August 11 coronavirus news

By Joshua Berlinger, Adam Renton, Melissa Macaya, Meg Wagner and Mike Hayes, CNN

Updated 12:02 a.m. ET, August 12, 2020
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1:45 a.m. ET, August 11, 2020

Nearly 5.1 million coronavirus cases have been identified in the US since the pandemic began

At least 5,094,400 coronavirus cases and 163,463 virus-related deaths have been identified in the United States since the pandemic began, according to Johns Hopkins University.

On Monday, Johns Hopkins reported 49,536 new cases of Covid-19 and 525 reported deaths.

The figures include cases from all 50 states, the District of Columbia and other US territories, as well as repatriated cases. 

CNN is tracking US coronavirus cases here:

1:20 a.m. ET, August 11, 2020

Citing coronavirus, Trump administration weighs more restrictions on US-Mexico border

From CNN's Priscilla Alvarez

A US Customs and Border Protection officer speaks to people as they cross the border from Mexicali, Mexico, to Calexico, California, on July 22.
A US Customs and Border Protection officer speaks to people as they cross the border from Mexicali, Mexico, to Calexico, California, on July 22. Gregory Bull/AP

The Trump administration is considering ways to restrict entry on the US-Mexico border that could include US citizens and lawful permanent residents over coronavirus concerns, according to a source familiar with the matter.

It's the latest attempt by the administration to seal off US borders, citing the virus. In March, the administration invoked a public health law to swiftly remove migrants, including children, who are apprehended at the border. That action, including a series of other travel restrictions, has been extended over the course of the pandemic.

The options being weighed by the administration would also likely rely on authorities from the US Centers for Disease Control and Prevention, the source said. The New York Times first reported on the possibility of barring Americans from returning to the US on a limited basis amid fears they may be infected with the coronavirus.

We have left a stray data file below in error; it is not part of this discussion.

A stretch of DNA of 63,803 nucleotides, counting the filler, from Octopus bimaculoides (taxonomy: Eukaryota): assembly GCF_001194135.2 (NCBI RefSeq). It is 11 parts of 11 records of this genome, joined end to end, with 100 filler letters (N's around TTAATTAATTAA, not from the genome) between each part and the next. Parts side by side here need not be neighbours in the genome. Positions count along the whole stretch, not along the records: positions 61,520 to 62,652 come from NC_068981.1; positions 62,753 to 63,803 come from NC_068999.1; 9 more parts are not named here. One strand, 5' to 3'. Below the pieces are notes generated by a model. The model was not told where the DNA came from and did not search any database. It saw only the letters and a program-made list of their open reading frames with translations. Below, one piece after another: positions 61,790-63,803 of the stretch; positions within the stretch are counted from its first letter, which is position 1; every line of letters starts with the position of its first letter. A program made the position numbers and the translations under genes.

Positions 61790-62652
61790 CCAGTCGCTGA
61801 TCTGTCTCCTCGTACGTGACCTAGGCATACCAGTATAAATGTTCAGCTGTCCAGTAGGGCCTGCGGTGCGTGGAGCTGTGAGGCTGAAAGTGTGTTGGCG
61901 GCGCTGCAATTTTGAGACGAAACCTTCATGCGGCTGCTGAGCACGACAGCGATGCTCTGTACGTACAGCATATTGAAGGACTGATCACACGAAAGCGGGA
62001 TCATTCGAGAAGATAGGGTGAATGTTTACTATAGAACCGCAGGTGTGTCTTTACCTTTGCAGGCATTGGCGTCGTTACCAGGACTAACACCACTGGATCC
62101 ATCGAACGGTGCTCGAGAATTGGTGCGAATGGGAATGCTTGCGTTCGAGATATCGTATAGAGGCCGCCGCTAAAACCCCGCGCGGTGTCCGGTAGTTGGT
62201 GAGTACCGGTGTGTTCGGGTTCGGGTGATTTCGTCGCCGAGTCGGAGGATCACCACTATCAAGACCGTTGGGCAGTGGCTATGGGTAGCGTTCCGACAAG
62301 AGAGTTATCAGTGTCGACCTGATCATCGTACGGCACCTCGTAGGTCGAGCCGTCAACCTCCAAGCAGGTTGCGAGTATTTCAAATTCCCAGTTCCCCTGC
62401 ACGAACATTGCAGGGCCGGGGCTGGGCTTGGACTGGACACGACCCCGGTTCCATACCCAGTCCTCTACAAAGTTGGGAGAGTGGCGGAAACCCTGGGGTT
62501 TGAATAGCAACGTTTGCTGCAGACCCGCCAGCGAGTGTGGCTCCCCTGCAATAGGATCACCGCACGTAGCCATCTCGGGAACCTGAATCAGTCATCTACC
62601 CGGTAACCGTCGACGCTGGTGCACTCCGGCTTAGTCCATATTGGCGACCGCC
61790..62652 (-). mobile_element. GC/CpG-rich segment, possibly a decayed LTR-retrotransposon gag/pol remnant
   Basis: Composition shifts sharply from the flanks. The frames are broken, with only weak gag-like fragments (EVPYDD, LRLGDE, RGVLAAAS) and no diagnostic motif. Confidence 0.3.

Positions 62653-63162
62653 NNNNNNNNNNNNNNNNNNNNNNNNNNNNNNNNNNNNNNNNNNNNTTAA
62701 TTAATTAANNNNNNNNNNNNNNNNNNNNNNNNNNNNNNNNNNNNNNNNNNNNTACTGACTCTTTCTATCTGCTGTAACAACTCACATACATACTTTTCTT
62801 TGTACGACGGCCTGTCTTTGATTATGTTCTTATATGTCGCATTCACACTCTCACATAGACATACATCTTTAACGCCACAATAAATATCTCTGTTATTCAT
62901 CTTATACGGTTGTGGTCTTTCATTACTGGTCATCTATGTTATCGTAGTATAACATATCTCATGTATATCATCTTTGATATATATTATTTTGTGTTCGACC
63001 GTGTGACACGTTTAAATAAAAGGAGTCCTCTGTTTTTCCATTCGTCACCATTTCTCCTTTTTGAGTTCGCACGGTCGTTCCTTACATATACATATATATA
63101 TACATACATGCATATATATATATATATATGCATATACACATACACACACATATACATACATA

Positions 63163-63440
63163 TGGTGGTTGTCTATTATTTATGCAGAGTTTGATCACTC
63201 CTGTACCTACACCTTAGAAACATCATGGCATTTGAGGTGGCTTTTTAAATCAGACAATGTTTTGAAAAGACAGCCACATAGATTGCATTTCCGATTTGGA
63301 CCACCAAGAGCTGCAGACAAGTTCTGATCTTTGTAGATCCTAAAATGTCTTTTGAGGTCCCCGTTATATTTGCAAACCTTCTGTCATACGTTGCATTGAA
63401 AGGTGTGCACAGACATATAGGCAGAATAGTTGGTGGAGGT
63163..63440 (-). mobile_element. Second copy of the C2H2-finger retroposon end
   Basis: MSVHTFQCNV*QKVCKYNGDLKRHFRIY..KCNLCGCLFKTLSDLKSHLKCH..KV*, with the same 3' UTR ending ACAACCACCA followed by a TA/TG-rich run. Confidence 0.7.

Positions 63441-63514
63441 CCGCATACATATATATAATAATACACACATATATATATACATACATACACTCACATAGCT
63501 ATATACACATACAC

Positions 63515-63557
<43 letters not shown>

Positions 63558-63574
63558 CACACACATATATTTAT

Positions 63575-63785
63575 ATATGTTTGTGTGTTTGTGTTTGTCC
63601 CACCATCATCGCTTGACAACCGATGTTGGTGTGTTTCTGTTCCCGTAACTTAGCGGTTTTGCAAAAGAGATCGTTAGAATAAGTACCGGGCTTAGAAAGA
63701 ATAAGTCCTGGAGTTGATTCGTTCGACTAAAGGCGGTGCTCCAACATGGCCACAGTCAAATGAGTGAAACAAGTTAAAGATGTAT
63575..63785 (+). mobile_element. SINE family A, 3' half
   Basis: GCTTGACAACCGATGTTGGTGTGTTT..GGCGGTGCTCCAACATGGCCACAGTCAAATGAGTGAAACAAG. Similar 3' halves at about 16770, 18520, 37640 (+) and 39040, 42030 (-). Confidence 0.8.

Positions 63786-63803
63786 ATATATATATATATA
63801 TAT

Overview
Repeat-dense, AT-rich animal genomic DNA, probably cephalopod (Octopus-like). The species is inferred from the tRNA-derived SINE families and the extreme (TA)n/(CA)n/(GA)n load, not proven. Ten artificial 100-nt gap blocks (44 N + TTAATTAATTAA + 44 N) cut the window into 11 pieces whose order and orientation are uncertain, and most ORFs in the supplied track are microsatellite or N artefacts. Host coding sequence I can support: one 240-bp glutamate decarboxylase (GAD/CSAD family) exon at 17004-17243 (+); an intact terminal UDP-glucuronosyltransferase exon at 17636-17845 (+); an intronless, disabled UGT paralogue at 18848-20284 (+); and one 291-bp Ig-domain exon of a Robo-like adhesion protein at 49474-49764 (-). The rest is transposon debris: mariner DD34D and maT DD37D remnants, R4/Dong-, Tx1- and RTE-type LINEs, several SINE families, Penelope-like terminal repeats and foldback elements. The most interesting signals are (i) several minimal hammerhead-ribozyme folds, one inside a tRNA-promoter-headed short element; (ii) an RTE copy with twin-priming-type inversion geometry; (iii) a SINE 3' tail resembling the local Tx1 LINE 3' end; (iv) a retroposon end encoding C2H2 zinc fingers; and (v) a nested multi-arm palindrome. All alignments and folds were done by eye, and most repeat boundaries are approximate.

"Career professionals at the CDC are working on an overall approach to pandemic control both now and in the future," an administration official with knowledge of ongoing discussions told CNN. "The regulation is in draft form and subject (to) change. This is an ongoing process and any reporting on this would be extremely premature."

CNN reached out to the CDC and the Department of Homeland Security, which declined to comment.

A draft memo obtained by the Times says any move to block citizens and legal permanent residents must "include appropriate protections to ensure that no Constitutional rights are infringed" and would apply "only in the rarest of circumstances."

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12:33 a.m. ET, August 11, 2020

Australia’s internal borders are going to stay closed

From CNN's Angus Watson in Sydney

Airline staff walk past empty baggage carousels at the Sydney Domestic Airport Terminal arrivals area on August 7 in Sydney.
Airline staff walk past empty baggage carousels at the Sydney Domestic Airport Terminal arrivals area on August 7 in Sydney. Lisa Maree Williams/Getty Images

Australia’s states and territories will remain closed off from one another in the coming days, state and federal leaders said, as authorities continue to try to stop the latest wave of coronavirus cases in the country.

The state of Victoria, where Melbourne is located, has been dealing with a major upswing in cases in recent weeks. Authorities in Victoria identified 321 new Covid-19 cases Monday and 19 deaths.